Lesotho, which has one of the world's
highest HIV prevalence rates, is targeting its large group of
migrant workers in a new effort to stop the spread of the
pandemic. Migrant workers are a special risk group when it comes
to taking the deadly virus back home to the family.
Last week, the International Organisation for Migration (IOM) and
Population Services International (PSI) launched a joint
programme aimed at reducing HIV vulnerability among migrants and
their families in Maseru, the capital of Lesotho.
The programme, which is funded by the Swedish international
development cooperation agency (Sida), aims to increase knowledge
of HIV/AIDS, access to and use of voluntary counselling and
testing services and correct and consistent condom usage.
Sporting tournaments, raining and outreach activities are to be
organised to promote HIV prevention and testing services.
According to IOM, the new programme is to target mineworkers and
their families, Lesotho Defence Force personnel, factory workers
and taxi drivers. Lesotho has a long history of migrating mine
workers, which have provided South Africa with a large and stable
quantity of cheap labour during the last century.
Like other neighbouring countries, Lesotho is heavily impacted by
HIV/AIDS, with an estimated HIV adult prevalence rate of 28.9
percent in 2004. Reflecting a general situation in Southern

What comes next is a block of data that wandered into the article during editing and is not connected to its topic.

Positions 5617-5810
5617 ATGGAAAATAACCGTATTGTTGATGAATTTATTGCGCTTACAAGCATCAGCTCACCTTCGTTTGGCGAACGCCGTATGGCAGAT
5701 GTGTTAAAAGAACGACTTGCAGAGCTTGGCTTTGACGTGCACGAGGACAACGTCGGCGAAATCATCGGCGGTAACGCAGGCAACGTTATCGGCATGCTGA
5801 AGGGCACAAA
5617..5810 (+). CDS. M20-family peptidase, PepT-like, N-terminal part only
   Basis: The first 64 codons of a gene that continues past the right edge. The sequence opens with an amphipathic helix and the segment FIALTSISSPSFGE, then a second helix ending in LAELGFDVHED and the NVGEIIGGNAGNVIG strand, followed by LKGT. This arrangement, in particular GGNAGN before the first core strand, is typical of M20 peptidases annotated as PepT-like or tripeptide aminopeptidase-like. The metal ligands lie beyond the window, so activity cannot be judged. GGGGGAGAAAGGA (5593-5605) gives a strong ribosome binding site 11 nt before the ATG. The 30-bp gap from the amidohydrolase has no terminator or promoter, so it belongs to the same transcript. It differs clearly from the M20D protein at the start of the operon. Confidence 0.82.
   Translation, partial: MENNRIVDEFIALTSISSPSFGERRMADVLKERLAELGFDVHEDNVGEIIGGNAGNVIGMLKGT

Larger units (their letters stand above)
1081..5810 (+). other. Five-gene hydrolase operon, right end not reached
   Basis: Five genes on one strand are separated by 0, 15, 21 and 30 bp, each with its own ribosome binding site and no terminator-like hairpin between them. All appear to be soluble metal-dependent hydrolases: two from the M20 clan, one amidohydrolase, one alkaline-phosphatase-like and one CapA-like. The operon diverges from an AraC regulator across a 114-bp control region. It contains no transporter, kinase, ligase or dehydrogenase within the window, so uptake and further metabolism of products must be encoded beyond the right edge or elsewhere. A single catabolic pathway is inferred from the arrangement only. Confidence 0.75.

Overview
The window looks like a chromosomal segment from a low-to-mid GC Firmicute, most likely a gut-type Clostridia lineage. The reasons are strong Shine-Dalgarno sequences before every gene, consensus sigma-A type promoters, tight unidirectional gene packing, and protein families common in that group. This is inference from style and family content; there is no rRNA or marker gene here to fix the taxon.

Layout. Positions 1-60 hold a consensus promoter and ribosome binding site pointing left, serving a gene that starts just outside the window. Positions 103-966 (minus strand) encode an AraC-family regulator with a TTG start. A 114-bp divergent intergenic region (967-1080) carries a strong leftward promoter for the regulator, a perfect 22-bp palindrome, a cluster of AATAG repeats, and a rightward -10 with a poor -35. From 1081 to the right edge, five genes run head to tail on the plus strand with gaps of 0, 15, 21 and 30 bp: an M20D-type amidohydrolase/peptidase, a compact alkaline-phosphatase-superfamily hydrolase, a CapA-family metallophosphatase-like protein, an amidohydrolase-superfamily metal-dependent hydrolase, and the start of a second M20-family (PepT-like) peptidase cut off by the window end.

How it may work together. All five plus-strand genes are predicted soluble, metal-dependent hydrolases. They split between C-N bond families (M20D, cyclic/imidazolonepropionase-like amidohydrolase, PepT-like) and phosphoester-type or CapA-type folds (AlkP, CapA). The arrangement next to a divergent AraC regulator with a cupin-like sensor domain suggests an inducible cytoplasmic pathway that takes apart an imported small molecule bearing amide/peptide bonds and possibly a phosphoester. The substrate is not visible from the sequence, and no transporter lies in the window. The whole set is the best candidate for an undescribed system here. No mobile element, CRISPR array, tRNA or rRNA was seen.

Africa, the disease certainly has crossed into Lesotho from South
This is also the view of IOM. "The HIV epidemic is partly fuelled
by regional labour migration trends," the organisation says.
Fifteen percent of Lesotho's total labour force - or about 64,000
people - is employed in South African mines.
Lesotho also hosts an important number of migrant factory
workers, taxi drivers and members of the uniformed services.
These are mostly Basotho from rural parts of the Kingdom, working
in Maseru. Also they contribute to the spread of AIDS if they
have unprotected sex in the capital.
- Labour migration leaves both the workers and their spouses
vulnerable to HIV infection, commented Julia Hill-Mlati of IOM
Pretoria. "Being mobile in itself is not a risk factor for
HIV/AIDS. It is the situations encountered and the behaviours
that migrants might adopt during the migration process that
increase vulnerability to HIV/AIDS," she explains.